Why One Criminologist Thinks They've Finally Identified Jack The Ripper

In terms of prolificness, Jack the Ripper could be considered rather small-time as far as serial killers go. As reported by Britannica, the Victorian villain has five supposedly "canon" murders to his name, all committed in London's Whitechapel neighborhood over just a few months (from August to November 1888). By contrast, Guinness World Records reports that the most prolific modern serial killer (that we know of) is Pedro López, the Colombian Monster of the Andes who killed a staggering and horrifying 300 people.

The intrigue of the Ripper case endures today, largely because the perpetrator was never apprehended or identified. In Psychology Today, Scott Bonn, criminologist and author of "Why We Love Serial Killers: The Curious Appeal of the World's Savage Murderers" states that over 100 different theories as to the killer's identity have been raised. Bonn, however, thinks he has solved the mystery once and for all.

Bonn, per Psychology Today, derides the more implausible theories. For him, the prime suspect is one David Cohen, a deranged Jewish man from Poland who worked as a manual laborer. This was not his real name, however, but a pseudonym.

Who Was David Cohen?

What implicates "Cohen?" Bonn points to the work of Ripper contemporary Dr. Thomas Bond, who (according to Casebook) was not present for the initial investigations but researched the case extensively. By the fall of 1888, Psychology Today goes on, Dr. Bond had seemingly identified the killer's modus operandi: each of the women had their throat cut first, while laying prone, and they were seemingly murdered by the same person.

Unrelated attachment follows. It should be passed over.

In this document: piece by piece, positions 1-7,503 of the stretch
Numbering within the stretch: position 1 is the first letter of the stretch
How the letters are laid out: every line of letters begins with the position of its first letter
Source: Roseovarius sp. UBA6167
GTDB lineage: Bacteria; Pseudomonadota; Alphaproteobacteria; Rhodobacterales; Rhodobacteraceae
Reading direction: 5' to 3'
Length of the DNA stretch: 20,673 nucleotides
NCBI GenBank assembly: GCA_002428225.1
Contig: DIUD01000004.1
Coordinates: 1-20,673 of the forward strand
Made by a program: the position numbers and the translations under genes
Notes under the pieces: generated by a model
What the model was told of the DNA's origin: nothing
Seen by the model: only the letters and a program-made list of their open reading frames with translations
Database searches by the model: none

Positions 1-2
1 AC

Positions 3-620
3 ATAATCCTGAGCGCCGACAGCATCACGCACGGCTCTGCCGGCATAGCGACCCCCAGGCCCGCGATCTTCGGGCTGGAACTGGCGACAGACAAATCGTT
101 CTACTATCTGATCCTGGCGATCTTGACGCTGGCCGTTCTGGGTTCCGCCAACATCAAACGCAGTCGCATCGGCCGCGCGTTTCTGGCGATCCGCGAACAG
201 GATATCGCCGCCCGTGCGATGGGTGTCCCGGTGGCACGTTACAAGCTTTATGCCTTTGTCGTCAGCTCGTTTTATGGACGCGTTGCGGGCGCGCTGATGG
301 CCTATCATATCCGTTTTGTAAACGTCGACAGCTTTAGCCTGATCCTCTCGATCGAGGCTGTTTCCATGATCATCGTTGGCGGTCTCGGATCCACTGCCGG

According to Thomas Bond, the killer wasn't the medical expert many believe they may have been. Per Psychology Today, Bond considered him instead to be an antisocial man who was prone to violent, lustful outbursts. A "disorganized" murderer, in modern FBI profiling terms, who did not plan attacks but seized opportunities, often doing appalling damage to the bodies but rarely troubling to hide them. Bonn points out that a lot of this has come to be characteristic of the Ripper murders, along with the killer's obvious hatred for the women he killed. 

Bonn states that Cohen was taken to Colney Hatch Lunatic Asylum shortly after the final (and most brutal) Ripper killing. The institution's records seemingly confirm that Cohen had a murderous bent and despised women. Couple all of this with the fact that the FBI's John Douglas (per Mindhunters) highlighted a suspect named Aaron Kosminski, a Jewish man from Poland who found himself in such an institution, and it's another compelling theory. Kosminski could be Cohen, and Cohen could have been the killer.